Agents’ Responses to Submissions

Falling off the edge

Falling off the edge

Usually Agents are too busy to give feedback to a submission unless they are interested in your work. So, when you get a rejection, it is usually a formatted response to all….

Occasionally, you get more. A handwritten comment scribbled and signed, a personal touch, a word or two that stands out.

And sometimes you get a little extra typed into the formatted letter. Well, this happened yesterday from the Fraser Ross Literary Agency. My manuscript had been with the company a month, so a fairly quick response. As well as the standard words, there was this:

‘….Your commitment to this work is clear and I admire your achievement, but the children’s book market is crowded and extremely competitive place and I’m afraid I feel that we would struggle to place Noise of Snow with a commercial publisher.’

Maybe not high praise, but any comment is helpful. Thank you to Kathryn Ross for taking this time. It is rare.

Writers work alone for much of the time, in a time warp, in isolation, in a void. On the long road, feedback to us baring our souls, putting ourselves on the line, is necessary and yet often difficult to come by.


‘I can’t paint!’

A Saturday or two ago, I met someone, very upset, who said they couldn’t paint. When they were little, a teacher told them that they couldn’t draw. That comment stuck. The belief that they couldn’t draw stuck. One comment. And is it true? It’s subjective. A child hasn’t usually learnt who they are, and isn’t strong enough to weigh up the subjectivity of a comment and that it often says more about the person saying it, than it does about the one receiving it. A child will often take it at face value.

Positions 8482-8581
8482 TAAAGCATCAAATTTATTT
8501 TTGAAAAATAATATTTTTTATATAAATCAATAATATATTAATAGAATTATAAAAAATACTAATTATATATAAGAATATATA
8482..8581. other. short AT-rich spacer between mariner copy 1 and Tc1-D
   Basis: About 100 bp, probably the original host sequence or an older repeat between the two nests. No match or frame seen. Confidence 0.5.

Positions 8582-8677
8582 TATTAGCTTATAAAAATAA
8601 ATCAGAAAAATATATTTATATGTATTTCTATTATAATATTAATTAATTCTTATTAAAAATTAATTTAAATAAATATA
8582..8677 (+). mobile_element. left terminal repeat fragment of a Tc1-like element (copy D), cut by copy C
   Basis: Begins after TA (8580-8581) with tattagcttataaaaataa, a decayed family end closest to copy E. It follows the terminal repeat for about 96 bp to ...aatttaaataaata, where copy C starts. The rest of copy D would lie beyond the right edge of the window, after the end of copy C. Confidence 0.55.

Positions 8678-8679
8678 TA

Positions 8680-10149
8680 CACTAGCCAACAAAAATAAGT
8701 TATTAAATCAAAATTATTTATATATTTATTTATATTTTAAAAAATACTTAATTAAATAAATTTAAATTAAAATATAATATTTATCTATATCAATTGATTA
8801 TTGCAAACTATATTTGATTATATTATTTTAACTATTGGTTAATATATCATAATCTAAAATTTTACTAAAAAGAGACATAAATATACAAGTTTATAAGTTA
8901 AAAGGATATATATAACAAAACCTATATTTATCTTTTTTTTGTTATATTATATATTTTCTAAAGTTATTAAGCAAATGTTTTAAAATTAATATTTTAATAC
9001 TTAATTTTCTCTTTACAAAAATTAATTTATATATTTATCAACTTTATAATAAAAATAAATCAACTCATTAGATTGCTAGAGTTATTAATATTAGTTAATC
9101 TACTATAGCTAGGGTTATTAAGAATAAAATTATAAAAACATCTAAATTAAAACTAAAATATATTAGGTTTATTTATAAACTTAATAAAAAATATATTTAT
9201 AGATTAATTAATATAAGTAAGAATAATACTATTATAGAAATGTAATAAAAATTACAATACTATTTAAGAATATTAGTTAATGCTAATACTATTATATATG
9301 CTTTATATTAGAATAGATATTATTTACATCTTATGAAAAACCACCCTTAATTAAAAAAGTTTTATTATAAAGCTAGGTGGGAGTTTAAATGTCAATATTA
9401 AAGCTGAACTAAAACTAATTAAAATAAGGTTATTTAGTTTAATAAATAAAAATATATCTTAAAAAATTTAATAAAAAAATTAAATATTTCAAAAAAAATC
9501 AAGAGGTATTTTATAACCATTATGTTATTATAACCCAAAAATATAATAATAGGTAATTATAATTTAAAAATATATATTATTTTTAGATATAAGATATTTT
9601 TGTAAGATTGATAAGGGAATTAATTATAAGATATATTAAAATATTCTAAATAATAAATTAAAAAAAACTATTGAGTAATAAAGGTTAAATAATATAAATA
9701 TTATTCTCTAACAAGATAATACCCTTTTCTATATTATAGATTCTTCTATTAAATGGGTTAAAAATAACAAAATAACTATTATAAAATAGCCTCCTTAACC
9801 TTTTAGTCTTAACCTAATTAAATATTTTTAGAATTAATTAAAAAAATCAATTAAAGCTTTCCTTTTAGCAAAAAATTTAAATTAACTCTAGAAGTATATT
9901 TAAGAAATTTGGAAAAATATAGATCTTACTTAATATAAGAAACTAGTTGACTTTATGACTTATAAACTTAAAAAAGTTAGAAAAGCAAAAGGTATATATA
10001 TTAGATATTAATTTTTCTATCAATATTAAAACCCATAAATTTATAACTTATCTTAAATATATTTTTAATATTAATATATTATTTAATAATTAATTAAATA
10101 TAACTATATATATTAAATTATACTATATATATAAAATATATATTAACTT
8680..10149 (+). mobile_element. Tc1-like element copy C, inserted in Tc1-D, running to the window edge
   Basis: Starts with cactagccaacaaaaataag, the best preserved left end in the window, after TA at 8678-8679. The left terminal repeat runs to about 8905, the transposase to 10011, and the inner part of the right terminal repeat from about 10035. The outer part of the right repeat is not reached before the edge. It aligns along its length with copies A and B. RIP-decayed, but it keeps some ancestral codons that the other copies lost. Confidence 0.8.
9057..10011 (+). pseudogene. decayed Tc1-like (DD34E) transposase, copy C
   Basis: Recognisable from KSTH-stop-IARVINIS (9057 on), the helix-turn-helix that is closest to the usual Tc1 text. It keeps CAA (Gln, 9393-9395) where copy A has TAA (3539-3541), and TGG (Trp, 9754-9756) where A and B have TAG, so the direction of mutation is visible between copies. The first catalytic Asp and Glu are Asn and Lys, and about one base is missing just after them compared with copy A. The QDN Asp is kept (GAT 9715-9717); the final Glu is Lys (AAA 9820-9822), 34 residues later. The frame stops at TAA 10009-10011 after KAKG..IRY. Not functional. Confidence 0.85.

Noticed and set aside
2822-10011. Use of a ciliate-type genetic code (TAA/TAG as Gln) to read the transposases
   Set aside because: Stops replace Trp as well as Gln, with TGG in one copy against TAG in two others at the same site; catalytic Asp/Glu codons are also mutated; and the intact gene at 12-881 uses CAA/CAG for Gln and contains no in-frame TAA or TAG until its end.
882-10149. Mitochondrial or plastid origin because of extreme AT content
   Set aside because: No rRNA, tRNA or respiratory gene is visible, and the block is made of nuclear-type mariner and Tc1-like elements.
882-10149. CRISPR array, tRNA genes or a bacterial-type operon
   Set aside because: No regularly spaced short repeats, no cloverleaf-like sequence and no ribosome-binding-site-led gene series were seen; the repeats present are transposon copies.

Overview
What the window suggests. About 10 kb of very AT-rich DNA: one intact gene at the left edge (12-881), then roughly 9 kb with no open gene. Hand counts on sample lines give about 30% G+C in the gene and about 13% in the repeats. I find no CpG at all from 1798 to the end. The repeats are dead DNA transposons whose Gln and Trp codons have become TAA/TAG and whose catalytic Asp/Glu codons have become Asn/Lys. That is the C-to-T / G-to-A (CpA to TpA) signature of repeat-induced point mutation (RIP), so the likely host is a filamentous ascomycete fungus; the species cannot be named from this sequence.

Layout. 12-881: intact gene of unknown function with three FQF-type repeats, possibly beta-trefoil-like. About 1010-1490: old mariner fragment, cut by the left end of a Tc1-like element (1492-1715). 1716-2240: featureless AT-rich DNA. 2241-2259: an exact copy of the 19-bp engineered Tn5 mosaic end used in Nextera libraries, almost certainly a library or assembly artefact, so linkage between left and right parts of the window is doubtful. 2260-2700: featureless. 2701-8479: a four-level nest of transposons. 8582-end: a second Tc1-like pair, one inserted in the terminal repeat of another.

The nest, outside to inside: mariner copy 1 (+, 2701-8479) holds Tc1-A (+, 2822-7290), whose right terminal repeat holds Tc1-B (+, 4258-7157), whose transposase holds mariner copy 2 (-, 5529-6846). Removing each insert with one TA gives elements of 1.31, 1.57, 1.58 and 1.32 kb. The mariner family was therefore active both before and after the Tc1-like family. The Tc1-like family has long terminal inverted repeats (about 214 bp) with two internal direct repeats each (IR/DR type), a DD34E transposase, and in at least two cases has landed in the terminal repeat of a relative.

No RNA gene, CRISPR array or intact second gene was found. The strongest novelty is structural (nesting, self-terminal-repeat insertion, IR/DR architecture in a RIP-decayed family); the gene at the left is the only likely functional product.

So, my friend, as an adult, when asked to draw a self-portrait, didn’t feel she could. Interestingly, she said, she felt who she was, was ‘inside’ and she wanted to paint what is ‘inside.’ That is who she is, not the outside face.

Painting seems big at the moment. Just seen that a new series is coming on TV like The great British Bake off, but for Art. This is wonderful. When there are cut backs for the Arts, we are being shown how important the Arts are.

So, my friend. We will be moving our bodies, feel how our bodies move and translate that to our brush strokes on paper. We will make lists of what we love, what our interests are. What makes us tick. We will see how we feel on that day, happy, tired, stressed…however and translate that to colour and shapes and brushstrokes and the objects we draw. Love how we fire up each other. Edvard Munch 'The Scream' (2)

Painting session next week and we’re going to get MESSY!!! 🙂